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Major Depression: Case Study Investigation

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The following essay is a case study of a client named John who is suffering from major depression and was sent to see me for treatment by his concerned wife. I will provide brief background information about John then further discuss interventions and strategies I believe can be applied in each session with my client in order to make John’s life more manageable. In the essay, I will be writing as the therapist, and the sessions are based on a ten week period.


A 27-year-old man named John came to see me with the following litany of complaints, “I’ve reached a point where I can’t go on….Got no fight left in me. And not enough guts to end it here. Best damn job I ever had almost can see my way out of the debt. Now, it’s all going to hell…and now I really don’t care about anything, except not going back to work. I can’t kid myself. I just can’t take it anymore. And I have to confess I have no faith left in anything including your profession. I came here on my wife’s insistence but I don’t think you can help me either….But, maybe I can tell someone how I feel, how balled up I am…I can’t find any work…I can’t afford to relax a couple of weeks on some warm beach, or forget my troubles with some floozy blonde. Hell that’s for the books on the best seller’s list. I’ve just got to go about acting like my normal stupid self and something’s got to blow. It goes in waves. Sometimes, I am alright and then I get anxiety feelings, and my heart pounds. I shake all over, and think I am going to die. God, it’s awful!”


Since the client appeared to be an intelligent, executive type with a graduate degree, who reported no other major problem, except for the fact that he couldn’t stick to a regular job and this is what appeared to be triggering acute anxiety attacks in him, I decided to use Cognitive Behavior Therapy (CBT) with him. In the course of the preliminary investigation it turned out that the client was married; that the wife was very understanding and supportive and that there was no major area of marital discord between the couple, except for the fact that the client appeared unable to hold a job for too long, so he did not have a regular income. In fact, this is what had begun to threaten the stability of their marriage, so on his wife’s insistence he had come to see the therapist.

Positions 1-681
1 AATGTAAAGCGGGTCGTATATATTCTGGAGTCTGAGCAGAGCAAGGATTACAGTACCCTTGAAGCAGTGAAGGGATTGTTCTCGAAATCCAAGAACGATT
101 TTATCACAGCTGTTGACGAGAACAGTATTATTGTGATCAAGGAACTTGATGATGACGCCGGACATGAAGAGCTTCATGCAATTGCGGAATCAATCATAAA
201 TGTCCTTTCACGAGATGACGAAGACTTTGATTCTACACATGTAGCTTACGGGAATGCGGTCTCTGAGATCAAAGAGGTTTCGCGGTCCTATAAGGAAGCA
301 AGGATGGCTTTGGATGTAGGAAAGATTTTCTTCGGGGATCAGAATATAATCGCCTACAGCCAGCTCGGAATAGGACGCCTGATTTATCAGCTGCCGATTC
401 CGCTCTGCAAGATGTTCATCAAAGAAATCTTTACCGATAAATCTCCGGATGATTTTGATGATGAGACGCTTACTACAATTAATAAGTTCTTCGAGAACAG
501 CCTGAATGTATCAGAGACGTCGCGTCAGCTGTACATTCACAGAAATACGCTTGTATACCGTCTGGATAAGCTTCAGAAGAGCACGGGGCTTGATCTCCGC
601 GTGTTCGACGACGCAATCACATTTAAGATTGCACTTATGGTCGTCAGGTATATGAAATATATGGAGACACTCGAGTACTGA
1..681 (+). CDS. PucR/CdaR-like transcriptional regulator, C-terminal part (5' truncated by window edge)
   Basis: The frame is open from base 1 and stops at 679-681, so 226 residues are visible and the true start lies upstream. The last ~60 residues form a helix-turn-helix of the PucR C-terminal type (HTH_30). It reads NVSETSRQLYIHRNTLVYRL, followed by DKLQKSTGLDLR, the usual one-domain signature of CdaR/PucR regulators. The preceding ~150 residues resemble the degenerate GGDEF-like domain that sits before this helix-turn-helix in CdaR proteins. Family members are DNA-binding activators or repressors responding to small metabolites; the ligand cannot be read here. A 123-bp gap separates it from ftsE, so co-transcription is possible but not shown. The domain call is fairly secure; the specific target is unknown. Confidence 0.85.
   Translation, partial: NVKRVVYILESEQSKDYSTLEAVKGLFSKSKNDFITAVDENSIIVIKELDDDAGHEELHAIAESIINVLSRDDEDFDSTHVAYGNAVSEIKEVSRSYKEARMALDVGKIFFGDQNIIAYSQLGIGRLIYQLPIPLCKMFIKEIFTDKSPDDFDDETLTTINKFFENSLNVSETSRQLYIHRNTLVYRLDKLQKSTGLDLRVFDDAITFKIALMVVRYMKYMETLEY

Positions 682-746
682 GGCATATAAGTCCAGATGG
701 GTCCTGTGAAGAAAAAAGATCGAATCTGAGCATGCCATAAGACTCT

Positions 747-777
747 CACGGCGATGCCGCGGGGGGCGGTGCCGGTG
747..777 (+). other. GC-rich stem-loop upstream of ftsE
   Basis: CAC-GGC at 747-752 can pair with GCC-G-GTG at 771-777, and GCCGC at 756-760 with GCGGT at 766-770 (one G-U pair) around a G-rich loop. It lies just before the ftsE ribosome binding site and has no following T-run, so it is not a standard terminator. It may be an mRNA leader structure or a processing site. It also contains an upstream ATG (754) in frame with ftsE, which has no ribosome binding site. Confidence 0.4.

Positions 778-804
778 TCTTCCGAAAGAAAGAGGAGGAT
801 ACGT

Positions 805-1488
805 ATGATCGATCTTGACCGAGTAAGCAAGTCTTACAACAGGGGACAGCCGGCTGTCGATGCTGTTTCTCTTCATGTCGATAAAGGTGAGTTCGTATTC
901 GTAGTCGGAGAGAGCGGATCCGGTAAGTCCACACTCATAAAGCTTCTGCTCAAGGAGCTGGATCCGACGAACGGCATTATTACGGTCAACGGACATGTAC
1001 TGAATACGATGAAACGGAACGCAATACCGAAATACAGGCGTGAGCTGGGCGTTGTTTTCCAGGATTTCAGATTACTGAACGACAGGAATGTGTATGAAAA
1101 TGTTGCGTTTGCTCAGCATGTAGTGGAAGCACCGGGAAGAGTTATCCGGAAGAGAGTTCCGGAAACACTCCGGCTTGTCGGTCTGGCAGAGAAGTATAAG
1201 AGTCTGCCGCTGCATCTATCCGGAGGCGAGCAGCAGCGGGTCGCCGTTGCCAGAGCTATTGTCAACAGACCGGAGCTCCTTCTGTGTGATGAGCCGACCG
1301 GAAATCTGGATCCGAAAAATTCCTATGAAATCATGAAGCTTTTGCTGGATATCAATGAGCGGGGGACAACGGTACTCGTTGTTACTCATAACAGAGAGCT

Some years ago, the patient had even tried to launch his own business venture by renting a small store near the entrance to a large building and stocking it exclusively with neckties. For a while, he managed to make ends meet, but soon it became obvious to the wife that his business venture was doomed for failure. This was because around this time, the patient had begun to complain that the shop was “too stuffy,” that he didn’t have any “elbow room,” that the walls appeared to be closing in on him and that at times he feels compelled to go outside and get his “lungs full of fresh air.” Soon enough the frequency of these complaints intensified and eventually the couple had to shut shop.


I had worked with many clinically depressed patients before, but this one, despite the severity of his symptoms appeared very motivated for change and prima facie also appeared an intelligent, reasonable patient to deal with.


As is clear from the patient’s description of his problems, most of the symptoms that he has described — sleeplessness, weight loss, loss of appetite, loss in interest in major activities — fit in very well with the American Psychiatric Association (APA’s) Diagnostic and Statistical Manual of Mental Disorders, Fourth Edition. (DSM-IV criteria). So my diagnosis was that this patient suffered from major, clinical depression.

Further I realized that since, personal reactions, thoughts, and expectations play a significant role in the etiology and maintenance of many mental health and sociological problems, these cannot be addressed by pure behavior therapy, but with the Cognitive Behavior Therapy (CBT) model evolved by Clark, Beck, & Alford (1999).